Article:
British have narrated the history of ‘War of Independence 1857′ as a ‘mutiny’ and the heroes of the war have been portrayed as ‘insurgents’. One of the first real precursors of the storm that was brewing against British occupants in the Subcontinent occurred in Gogera on the night of July 26, 1857 in the shape of an outbreak in central jail. News of British military actions at Mian Mir (Lahore) reached Gogera on May 13, 1857 that triggered the chain of events. Deputy Commissioner Gogera Elphinstone and Extra Assistant Commissioner Berkley fought the people of the area. The villages (including Jhamra — village of Ahmed Khan Kharral) were burnt and innocent people killed in search of Ahmed Khan Kharral and other activists. Troops and artillery gun from Lahore and Multan Garrisons also reinforced the Gogera based British forces. British suffered heavy losses including killing of Extra Assistant Commissioner Berkley. The courageous struggle by the people of Gogera will always be remembered in the annals of history. Though there is nothing much left on ground that could be associated with the War of Independence or bring back the memories of the days gone by.

Gogera Town Committee was established in 1995 but the committee has not been able to make any difference in the condition prevailing in this market town. Only 13 sweepers and two donkey carts are not enough for keeping the town clean and remove exponentially growing municipal waste. “People keep their cows, buffaloes and goats in the streets,” told an official of town committee. It is one of the rich town committees. The only project that has been under taken by the committee is brick lining of the streets in both parts of the town where water keeps standing even in dry seasons. Sewerage system and Degree College have been approved for the town. People think that the work will start soon. The committee is oblivious of the conditions of what remains of the heritage in the area.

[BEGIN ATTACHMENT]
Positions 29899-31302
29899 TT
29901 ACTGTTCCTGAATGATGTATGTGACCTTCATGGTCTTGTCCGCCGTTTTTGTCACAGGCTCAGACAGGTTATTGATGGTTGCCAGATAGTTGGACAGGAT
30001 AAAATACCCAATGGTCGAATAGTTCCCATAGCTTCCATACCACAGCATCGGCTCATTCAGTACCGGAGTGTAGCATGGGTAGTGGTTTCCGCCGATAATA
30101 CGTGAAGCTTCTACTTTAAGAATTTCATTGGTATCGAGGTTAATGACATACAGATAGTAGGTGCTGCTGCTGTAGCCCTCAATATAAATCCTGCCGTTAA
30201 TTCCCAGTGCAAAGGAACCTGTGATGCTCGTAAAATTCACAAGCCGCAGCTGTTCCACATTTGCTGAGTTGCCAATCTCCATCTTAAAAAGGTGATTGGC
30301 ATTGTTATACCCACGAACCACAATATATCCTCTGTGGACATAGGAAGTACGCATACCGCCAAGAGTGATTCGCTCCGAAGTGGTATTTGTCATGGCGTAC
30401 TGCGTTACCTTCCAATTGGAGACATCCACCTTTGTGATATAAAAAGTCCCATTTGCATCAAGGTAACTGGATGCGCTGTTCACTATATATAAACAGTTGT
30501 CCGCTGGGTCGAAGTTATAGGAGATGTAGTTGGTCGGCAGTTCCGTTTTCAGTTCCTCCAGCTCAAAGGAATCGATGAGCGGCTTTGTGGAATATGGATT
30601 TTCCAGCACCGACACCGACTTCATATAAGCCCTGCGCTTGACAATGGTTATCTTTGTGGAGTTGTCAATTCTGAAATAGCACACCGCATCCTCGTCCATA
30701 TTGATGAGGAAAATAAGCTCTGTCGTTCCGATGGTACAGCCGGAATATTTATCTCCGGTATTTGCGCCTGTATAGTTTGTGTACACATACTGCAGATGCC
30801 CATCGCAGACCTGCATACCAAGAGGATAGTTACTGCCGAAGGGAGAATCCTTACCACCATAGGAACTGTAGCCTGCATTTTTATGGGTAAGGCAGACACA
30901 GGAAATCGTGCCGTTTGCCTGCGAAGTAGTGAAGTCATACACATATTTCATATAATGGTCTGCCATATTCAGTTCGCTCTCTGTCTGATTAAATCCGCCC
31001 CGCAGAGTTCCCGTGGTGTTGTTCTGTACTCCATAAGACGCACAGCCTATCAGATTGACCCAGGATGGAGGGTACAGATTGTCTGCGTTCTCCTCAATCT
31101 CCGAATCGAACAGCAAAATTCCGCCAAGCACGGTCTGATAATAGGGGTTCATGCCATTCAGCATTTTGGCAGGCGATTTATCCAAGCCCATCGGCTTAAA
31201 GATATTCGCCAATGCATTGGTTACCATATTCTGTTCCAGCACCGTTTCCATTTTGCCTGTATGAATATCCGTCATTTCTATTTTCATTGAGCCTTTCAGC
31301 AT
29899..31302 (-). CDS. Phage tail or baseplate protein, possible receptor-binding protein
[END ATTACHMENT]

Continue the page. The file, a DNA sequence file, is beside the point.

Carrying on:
Many of the old buildings lining Gogera’s sinuous streets have seen no care or maintenance in near past. Population migration from interior has turned it into a sprawling town without civic amenities of the modern time, in a short time. Town is more rural than urban. It is a mixed cluster of houses widely varying in size and quality. Agha Najm ul Hassan says, “The residents are not familiar with civic amenities that should be available in the modern towns. There is no body to see the growth of the town and co-ordinate the effects of different agencies.”

Gogera has every thing nature could bestow; hard working and spirited people, fertile land, water, communication infrastructure and clean healthy environment. This important power base during British period can be converted into important farm town though scientific development and adoption of modern techniques in the field of agriculture. This has not started happening yet.

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posted by S A J Shirazi @ Monday, September 04, 2017,

1 Comments:

At 20:28, Blogger Zubair Akbar said...

very excellent and agreeable description of my home town GOGERA,
good job